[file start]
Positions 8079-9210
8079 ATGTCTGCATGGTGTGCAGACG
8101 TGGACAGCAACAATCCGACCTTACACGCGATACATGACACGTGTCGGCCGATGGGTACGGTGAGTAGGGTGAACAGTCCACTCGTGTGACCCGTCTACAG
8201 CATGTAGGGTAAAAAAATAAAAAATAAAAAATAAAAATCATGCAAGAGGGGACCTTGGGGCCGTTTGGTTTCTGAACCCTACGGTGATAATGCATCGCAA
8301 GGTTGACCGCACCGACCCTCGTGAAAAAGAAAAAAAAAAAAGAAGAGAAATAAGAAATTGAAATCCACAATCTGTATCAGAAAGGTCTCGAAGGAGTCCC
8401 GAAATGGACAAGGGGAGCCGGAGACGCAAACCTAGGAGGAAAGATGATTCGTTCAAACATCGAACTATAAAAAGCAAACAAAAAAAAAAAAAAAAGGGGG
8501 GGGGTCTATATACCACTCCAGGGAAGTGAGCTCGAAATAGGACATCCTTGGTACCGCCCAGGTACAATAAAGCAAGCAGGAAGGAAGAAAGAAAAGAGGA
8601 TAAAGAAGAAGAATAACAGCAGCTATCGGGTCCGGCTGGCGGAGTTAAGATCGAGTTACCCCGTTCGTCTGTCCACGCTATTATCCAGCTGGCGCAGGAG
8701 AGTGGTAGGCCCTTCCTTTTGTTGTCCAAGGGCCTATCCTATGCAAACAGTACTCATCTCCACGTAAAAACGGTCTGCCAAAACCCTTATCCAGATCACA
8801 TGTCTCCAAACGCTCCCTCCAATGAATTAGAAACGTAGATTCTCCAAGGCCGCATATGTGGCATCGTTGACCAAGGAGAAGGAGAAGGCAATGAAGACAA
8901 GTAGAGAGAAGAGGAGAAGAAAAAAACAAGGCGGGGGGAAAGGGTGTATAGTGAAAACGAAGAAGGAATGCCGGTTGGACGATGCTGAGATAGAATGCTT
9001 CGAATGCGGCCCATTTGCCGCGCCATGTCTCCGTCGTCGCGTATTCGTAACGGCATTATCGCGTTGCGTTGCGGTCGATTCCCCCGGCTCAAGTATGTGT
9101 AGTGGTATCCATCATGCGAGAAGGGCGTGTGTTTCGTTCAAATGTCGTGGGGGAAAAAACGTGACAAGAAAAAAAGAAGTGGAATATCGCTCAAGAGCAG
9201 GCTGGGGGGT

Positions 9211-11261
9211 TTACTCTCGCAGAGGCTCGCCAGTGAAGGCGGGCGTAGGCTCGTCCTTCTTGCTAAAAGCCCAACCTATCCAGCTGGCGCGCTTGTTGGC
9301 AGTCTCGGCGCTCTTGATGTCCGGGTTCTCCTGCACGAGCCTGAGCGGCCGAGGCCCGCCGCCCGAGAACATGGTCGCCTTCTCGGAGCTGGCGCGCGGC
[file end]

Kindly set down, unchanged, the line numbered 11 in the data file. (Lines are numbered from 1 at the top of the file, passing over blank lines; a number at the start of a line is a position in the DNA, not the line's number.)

8901 GTAGAGAGAAGAGGAGAAGAAAAAAACAAGGCGGGGGGAAAGGGTGTATAGTGAAAACGAAGAAGGAATGCCGGTTGGACGATGCTGAGATAGAATGCTT